Video Games in Canada | The Canadian Encyclopedia


Video Games in Canada

Video games are interactive electronic games. Canada’s video game industry developed in the early 1980s and throughout the 1990s, with studios emerging in Vancouver, Toronto, Montreal and Edmonton. Popular among adults and children, this hobby has made Canada a top-performing developer and consumer of video games. The positive and negative impacts of video games and their content have been debated, but they are increasingly being recognized for their immersive and social value.

Player using a gamepad to play a video game.

Early History of Video Games

Video games are an interactive medium. Through some kind of user interface, usually a controller, players engage with and manipulate video, audio and text produced by a computer program and electronically displayed on a screen (usually a TV, computer or mobile device). The earliest video game development can be traced back to the 1950s and 60s. At the time, computers were not accessible to the public and video games remained quite limited in their influence. The introduction of the arcade game Pong in 1972 by the newly formed company Atari in California is widely recognized as the game that helped launch the video game industry.

Picture of the Pong video game system.

Growth of the Video Game Industry in Canada

In Canada, the video game industry is generally considered to have developed in the early 1980s. The launch of the game studio Distinctive Software by Don Mattrick and Jeff Sember in Burnaby, British Columbia, in 1983 was a key player in that development. Distinctive Software would go on to be purchased by the American company Electronic Arts (EA) in 1991. After being purchased by EA, Distinctive Software became EA Canada, which is EA’s oldest active studio. In the short period of eight years from 1992 to 2000, EA Canada went from employing 80 people to 660. As of 2021, it employs approximately 1,300 people across Canada.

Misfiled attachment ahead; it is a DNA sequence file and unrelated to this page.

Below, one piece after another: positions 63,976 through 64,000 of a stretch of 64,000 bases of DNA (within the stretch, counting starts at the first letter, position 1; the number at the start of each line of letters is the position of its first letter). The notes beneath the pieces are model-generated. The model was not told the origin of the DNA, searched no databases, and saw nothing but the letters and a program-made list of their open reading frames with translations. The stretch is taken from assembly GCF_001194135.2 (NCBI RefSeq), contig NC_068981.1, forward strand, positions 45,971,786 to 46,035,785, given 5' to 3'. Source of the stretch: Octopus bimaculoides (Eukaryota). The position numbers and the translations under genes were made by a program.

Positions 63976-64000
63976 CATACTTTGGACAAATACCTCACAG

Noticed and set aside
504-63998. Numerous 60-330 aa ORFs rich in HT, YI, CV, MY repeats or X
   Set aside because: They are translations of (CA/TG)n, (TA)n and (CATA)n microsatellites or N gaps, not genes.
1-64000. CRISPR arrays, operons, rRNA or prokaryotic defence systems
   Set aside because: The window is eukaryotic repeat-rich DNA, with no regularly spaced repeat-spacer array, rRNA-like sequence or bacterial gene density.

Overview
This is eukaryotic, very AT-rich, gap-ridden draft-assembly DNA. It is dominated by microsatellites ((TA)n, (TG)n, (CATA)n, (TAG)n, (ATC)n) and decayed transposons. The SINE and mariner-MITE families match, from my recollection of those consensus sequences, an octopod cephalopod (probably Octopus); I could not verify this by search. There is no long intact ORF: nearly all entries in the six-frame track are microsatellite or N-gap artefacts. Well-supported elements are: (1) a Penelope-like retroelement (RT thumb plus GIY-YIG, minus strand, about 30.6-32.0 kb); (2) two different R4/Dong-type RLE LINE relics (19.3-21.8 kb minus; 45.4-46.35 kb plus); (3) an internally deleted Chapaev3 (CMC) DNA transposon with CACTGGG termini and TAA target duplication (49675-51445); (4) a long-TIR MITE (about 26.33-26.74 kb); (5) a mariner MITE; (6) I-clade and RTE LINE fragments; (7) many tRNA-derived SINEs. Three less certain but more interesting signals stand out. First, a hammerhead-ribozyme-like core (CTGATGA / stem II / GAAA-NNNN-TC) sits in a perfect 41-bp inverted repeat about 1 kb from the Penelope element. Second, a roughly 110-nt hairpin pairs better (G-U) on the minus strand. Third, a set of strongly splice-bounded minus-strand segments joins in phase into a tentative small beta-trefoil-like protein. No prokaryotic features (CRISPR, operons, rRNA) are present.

The founding of Distinctive Software and its purchase by EA were also important for the growth of new studios in Vancouver, such as Radical Entertainment in 1991, Relic Entertainment in 1997 and Barking Dog Studios in 1998. These studios eventually led Vancouver to become a key city in video game development, both in Canada and worldwide. Ontario and Quebec also grew to be critical hubs for the video game industry in Canada. The company Silicon Knights was founded in St. Catharines, Ontario, in 1992, and Ubisoft Montreal was opened in 1997. After receiving more than $250 million dollars in tax credits from the Ontario government, Ubisoft also opened a Toronto studio in 2009. An exception to the general dominance of Vancouver, Montreal and Toronto in the industry was BioWare, a studio founded in Edmonton in 1995. BioWare produced a slew of very popular games in the decade before it was acquired by EA in 2008.